Thursday, September 1, 2011

Making Mud Pies

One of the greatest things about being an adult is being allowed to use portland cement.  I love cement.  It brings back all the joys of making mud pies.  Mixing up a batch is time consuming and methodical, just right for mulling over a troublesome transition or dialogue that just isn't flowing right. 

I hadn't mixed up a good batch of cement since we lived in Florida.  Then, this past Spring, I helped my daughter's Girl Scout troop make some paving stones for Mother's Day.  I've been making word bricks ever since.  My daughter helps out with the spacer bricks. 

Phase one of the Word Walk.
Once the kids went back to school I was able to place the first section of my Word Walk.  To keep the ants away and to stay environmental I prepped the ground with 20 Mule Team borox and diatomaceous earth topped with a thick layer of newspapers.  Before I put down the leveling sand I added one more layer of borox and DE.  I hate ants almost as much as I hate pesticides.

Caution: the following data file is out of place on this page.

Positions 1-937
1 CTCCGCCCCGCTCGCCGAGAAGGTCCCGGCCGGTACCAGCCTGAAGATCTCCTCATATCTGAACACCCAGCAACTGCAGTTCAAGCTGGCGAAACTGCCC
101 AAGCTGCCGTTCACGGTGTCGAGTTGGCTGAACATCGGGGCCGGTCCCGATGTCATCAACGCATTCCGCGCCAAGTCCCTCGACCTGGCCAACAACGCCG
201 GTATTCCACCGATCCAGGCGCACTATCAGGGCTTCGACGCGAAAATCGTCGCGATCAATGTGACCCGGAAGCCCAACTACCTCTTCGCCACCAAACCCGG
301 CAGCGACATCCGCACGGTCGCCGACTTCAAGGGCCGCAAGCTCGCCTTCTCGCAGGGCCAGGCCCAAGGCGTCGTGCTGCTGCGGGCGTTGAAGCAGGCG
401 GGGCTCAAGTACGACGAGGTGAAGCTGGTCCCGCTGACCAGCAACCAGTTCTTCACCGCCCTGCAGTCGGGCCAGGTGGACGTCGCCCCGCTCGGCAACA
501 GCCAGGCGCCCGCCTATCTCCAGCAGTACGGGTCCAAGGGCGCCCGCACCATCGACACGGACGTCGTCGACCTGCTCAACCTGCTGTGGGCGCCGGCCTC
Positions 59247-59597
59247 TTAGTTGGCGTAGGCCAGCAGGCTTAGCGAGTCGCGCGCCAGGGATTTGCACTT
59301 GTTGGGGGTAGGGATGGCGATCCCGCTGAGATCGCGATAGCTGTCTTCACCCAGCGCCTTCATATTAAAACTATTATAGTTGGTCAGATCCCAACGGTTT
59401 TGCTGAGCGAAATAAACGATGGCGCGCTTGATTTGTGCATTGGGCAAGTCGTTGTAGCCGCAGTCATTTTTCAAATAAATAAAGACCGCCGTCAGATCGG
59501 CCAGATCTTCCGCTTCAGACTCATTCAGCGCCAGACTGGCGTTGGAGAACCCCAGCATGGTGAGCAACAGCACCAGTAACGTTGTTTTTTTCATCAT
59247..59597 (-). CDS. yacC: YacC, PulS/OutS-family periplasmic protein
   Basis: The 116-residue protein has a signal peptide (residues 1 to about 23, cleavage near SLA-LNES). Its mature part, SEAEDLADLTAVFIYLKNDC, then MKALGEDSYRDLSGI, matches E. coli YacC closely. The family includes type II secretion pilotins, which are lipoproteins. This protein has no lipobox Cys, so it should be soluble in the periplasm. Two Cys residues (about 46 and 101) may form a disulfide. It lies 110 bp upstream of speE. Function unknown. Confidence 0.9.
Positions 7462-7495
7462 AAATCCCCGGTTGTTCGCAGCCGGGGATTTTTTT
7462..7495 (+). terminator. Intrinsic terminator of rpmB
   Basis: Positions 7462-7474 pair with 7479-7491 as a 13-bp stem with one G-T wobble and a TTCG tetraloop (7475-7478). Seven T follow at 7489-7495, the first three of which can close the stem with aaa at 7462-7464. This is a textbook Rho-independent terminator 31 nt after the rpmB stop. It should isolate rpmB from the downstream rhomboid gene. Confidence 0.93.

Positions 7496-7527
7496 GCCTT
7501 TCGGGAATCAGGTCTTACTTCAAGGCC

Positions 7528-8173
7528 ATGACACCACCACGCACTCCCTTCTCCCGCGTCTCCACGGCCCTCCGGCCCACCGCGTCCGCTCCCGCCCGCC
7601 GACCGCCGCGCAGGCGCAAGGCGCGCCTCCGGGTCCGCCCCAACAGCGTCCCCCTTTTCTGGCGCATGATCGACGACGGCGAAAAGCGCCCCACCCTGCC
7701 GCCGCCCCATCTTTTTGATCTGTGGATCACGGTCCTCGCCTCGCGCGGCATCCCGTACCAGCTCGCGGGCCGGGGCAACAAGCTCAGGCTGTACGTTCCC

The path curves so I will have to sink wooden spacers every few feet.  The spacers also let me work in small sections at a time.  This is a long process so I don't want a huge swath of red clay open to kids and dogs. 

The first quote is one of my favorites from A. A. Milne:  One of the advantages of being disorderly is that one is constantly making exciting discoveries.  This could be my personal motto if it wasn't too long and awkward to translate into Latin. 

Everyone needs a favorite A. A. Milne quote.
Then there is the ubiquitous Tolkein quote: 
All that is gold does not glitter,
Not all those who wander are lost;
The old that is strong does not wither,
Deep roots are not reached by the frost. 
 Waiting to be set in the next sections of bricks is the opening line and title of my favorite Gerard Manley Hopkins poems:  As kingfishers catch fire, dragonflies draw flame.  This stuck in my head the moment I read it in college.  It reminds me of growing up on the Indian River lagoon and all the time I have spent near water and marshes. 

Some of my "words" have made it into the word walk as well: Billington, Titus, Nessie, Annie, Lavender Scented Lake Monster,and Garden of Good Intentions. 

While serving as my editor and collaborator, Catherine has taken a few words away from me:  smug and really.  I have dutifully listened to her but out of stubborn sisterly spite I set them in the Word Walk. 

I am looking for a good quote about curiosity to put on the outside of the gate.  Any suggestions?  I would like something less menacing than "curiosity killed the cat."  

What would you put in your word walk?

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